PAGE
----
AKA, The Re-Awakening, the additional years give this a ‘thicker’ profile. The colour is a deeper gold hue, and it certainly carries more spice on the palate.
The mouthfeel is oily and creamier than the 10 yo with someone likening the taste to a Caramac bar. (!)
What ‘ The Re-Awakening”? Because in 2000 the distillery fell silent and this represents re-awakening three years later.
Glencadam 17 yo Portwood – 46% abv
This is where it got really interesting for me, impressive as the first two were. 12yrs in bourbon then 5yrs in Ruby port. The Ruby is chosen over Tawny, as it handles longer maturations better, and imparts red fruit and tannins.
This is a lovely whisky – sweet yet dry on the palette and a lovely rich, cinnamon nose which precedes the taste. It was just wonderful to taste.
Glencadam 18yo – 46% abv
Again, this has a fairly pale colour profile (they don’t use colouring). Another reason for this is the use of bourbon casks which imparts less colour than it’s sherry counterpart.
After tasting the Portwood finish, the nose on the 18 offers less – but it’s been created as a more delicate whisky. There’s the fruity profile again, but not as prevalent as others with their rich raisins and fruit-cake flavours. There’s also the underlying spice and bitterness too.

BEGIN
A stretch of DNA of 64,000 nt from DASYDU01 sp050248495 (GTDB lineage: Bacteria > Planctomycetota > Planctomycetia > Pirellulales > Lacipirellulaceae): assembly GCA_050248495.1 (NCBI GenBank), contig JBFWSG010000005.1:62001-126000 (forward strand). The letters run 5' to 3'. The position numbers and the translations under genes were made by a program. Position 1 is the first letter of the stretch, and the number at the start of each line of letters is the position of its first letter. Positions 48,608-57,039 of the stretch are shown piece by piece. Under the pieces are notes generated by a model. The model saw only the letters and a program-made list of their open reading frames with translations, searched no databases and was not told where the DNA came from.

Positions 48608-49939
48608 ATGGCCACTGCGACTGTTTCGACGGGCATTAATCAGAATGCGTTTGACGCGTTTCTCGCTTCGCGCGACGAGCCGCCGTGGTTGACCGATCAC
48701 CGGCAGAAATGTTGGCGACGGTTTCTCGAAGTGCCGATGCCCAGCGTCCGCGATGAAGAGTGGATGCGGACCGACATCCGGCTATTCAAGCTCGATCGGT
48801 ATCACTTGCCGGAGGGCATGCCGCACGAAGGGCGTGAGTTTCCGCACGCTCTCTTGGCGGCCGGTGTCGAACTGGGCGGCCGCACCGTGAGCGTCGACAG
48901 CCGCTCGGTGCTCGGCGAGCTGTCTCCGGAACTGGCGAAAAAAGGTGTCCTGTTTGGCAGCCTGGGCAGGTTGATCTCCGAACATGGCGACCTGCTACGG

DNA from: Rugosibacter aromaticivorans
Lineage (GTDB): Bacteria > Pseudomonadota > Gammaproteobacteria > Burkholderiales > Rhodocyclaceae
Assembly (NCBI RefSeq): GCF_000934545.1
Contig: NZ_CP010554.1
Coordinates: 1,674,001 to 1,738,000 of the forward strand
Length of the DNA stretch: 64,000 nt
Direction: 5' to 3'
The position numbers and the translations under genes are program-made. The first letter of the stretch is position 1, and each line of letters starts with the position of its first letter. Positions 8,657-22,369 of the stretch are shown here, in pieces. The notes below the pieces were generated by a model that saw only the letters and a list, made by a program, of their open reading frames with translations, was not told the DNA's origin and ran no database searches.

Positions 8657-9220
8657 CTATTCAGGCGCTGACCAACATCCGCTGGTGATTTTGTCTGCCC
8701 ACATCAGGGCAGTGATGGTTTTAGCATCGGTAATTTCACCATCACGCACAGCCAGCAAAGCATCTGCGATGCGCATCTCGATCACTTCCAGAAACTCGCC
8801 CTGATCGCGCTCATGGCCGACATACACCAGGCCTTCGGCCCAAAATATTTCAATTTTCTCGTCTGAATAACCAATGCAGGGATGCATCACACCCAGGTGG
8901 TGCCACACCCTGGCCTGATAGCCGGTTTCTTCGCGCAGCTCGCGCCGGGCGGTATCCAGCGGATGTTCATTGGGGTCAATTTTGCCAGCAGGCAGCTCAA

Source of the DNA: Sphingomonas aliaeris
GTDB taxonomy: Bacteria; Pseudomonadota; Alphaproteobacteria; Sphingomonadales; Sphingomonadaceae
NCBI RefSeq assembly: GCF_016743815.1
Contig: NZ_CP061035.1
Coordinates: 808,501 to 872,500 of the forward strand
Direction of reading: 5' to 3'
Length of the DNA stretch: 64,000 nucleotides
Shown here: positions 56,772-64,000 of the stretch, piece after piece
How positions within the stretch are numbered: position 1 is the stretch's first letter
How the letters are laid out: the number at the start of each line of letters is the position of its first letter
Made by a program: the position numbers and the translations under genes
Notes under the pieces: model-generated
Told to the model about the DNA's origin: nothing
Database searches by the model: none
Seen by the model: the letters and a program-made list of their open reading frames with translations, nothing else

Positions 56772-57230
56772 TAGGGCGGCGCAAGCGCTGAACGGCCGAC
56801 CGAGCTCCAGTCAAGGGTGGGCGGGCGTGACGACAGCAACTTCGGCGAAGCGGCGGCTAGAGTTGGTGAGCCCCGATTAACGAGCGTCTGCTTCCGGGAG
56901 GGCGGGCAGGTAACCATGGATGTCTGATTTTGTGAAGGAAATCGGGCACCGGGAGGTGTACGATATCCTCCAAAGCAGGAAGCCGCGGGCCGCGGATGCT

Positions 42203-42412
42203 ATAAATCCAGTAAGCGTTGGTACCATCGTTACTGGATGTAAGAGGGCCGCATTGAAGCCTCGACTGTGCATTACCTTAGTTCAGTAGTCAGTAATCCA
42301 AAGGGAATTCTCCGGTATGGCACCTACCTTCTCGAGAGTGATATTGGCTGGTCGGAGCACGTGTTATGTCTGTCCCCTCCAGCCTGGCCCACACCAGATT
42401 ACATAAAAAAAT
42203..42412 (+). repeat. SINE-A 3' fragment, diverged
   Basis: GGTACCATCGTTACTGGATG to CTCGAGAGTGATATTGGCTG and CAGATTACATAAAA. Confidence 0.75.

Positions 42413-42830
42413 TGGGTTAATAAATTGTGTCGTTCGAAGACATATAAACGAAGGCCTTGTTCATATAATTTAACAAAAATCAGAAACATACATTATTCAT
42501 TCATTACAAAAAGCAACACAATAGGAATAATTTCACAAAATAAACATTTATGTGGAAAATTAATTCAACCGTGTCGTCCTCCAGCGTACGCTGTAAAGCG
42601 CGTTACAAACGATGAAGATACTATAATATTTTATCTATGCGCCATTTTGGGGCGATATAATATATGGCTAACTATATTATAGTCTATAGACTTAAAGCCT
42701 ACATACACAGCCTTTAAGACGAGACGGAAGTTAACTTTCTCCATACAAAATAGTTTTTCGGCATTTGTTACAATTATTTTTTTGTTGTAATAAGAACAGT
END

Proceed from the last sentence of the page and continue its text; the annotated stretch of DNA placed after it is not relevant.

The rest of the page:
Glencadam 19 yo Oloroso Cask Finish – 46% abv
13yrs in bourbon and 6 in Oloroso casks, Iain tells us of the difference with European Oak – offering more spice for a starter.
This dram doesn’t disappoint – with cedar, sultanas and christmas cake on the nose and a wonderfully rich and creamy palate. This finish goes on and on and, well, I really really liked this. A lot.
Glencadam 21 yo – 46% abv
Described as an ‘old school whisky’, this is all bourbon and from a batch of just 6,000. Just hone i thought the one before was good. Wow.
This has more of a woody profile, with oak on the nose and a full, powerful mouthfeel. All these whiskies are the same above, so it’s interesting to note the differences and different impressions of alcohol level they give.
It’s a lovely, sweet whisky – but certainly not sickly-sweet. My scribbled notes gave it extra ticks for being simply wonderful.
Glencadam 25 yo – 46% abv
Just to be clear – this is 1/4 of a century old. Wow. 25 long years in a deep slumber in Scotland.
It comes in a fancy box and all that, probably with a price point to represent it’s age too. It it worth it? Well that’s only what the individual can decide. It’s a wonderfully rounded and balanced which, with a full palate and flavour. It rightly came at the end of the tasting, however, 6 whiskies in – could my palate do justice to the intricacies and nuances of such an aged whisky? Probably not.
I head back to the 21 year old, but am pleased I was able to try this piece of Glencadam history.